Page 78

Display as text


Matron and a resident, c.1910,
at the corner ofCoppin and
McArthur avenues, Old
Colonists' Homes, Rushall
Crescent, North Fitzroy.
(Courtesy of Old Colonists'

Board of Land and Works to arrange a deputation to request a grant
of land adjacent to the city for erecting Almshouses upon'.2

The government provided a reservation of four and a half acres 'in
a very desirable situation on the banks of the Merri Creek adjacent
to the Northcote Bridge'.3 The fencing of the land was arranged by
architect and surveyor Albert Purchas.4 Plans for two semi-detached
cottages designed by G. R. Johnson were approved by the council qf
the OCA. The foundation stone of the cottages was laid by the Presi-
dent, Judge Pohlman, on the day of the first annual general meeting,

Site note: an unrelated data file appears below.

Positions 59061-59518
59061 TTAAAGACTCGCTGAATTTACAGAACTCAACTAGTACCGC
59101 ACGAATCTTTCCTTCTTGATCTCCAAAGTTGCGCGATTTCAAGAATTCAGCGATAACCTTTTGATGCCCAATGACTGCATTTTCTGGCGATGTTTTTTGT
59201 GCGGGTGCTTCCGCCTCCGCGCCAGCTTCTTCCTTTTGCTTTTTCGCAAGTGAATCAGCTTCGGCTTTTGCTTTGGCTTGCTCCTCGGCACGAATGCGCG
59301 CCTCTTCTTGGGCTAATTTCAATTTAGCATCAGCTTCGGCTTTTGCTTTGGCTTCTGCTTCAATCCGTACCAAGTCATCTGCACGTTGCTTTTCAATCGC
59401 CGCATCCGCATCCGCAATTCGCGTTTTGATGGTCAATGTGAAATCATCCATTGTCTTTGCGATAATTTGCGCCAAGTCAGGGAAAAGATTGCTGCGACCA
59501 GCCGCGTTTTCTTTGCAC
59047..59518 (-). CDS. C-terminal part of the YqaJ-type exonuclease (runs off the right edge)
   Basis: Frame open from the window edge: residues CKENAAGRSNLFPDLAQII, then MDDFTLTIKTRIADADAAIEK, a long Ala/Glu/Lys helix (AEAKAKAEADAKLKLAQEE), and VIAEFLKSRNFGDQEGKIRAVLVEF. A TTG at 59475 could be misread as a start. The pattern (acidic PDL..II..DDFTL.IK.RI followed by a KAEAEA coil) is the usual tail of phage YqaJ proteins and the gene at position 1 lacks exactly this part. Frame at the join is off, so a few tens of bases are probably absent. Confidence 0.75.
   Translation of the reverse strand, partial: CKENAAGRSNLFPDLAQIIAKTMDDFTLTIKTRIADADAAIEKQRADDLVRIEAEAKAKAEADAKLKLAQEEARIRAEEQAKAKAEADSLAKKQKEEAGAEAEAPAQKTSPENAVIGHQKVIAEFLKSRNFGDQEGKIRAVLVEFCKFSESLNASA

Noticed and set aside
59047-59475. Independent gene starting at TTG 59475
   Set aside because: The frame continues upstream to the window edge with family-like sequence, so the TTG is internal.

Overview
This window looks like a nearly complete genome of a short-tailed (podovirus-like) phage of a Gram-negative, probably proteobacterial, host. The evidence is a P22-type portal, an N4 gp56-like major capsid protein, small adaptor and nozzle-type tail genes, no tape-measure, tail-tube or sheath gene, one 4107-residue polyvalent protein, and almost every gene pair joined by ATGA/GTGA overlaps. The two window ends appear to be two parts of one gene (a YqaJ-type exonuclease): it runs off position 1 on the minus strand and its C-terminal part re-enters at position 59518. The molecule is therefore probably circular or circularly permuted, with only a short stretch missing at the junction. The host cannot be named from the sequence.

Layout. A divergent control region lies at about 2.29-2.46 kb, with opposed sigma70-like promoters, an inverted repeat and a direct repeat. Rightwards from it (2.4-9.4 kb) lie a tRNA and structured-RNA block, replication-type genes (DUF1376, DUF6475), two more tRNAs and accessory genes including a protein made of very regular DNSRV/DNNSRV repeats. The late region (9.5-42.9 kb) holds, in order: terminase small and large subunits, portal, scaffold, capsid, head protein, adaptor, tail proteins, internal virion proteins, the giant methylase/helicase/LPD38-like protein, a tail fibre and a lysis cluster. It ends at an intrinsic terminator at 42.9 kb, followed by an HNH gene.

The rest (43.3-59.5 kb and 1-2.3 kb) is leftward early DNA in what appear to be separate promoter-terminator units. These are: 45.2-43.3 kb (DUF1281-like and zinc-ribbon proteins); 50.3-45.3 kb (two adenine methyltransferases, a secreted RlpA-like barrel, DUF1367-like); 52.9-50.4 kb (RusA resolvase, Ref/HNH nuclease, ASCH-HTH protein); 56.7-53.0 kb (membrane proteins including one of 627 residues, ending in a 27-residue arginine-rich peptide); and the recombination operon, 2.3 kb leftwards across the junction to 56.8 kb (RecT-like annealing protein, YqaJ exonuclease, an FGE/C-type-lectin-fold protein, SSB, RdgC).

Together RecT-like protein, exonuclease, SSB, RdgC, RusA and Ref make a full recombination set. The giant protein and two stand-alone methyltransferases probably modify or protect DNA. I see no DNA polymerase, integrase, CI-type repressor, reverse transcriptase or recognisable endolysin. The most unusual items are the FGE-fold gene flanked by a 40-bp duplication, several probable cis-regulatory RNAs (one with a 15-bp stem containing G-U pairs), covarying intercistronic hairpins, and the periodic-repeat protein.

1 July 1870.5 By December of that year the first inmates were

One of the distinctive characteristics of the OCA was that it was
devised as a collective enterprise. A number of benefactors could join
in the building of the village, each having a cottage bearing his name.
This was an ingenious balance between co-operative responsibility and
private patronage. To donate a cottage was to pay tribute to a pioneering
generation and to claim an individual place in Victoria's history. The
dual appeal to charitable impulse and pioneer myth-making may be
seen in one of the OCA's letters to a donor's widow:

The Cottage Home erected at [your husband's) cost and bearing his name upon
its Memorial Stone will inform the generations to come that among the Early
Colonists of this fair land, there were some who in the hour of their prosperity
considered the possibility of a day of adversity to others and bore their part
in making provision for others on such a day.7

It was in this context that the OCA was founded. Needy old colonists
as a group were seen as the deserving poor by virtue of their years
in the colony. It was assumed that their hard work in past times had
disadvantaged them in 'the battle of life'. The rhetoric with which the
association sought public support made frequent reference to the hard-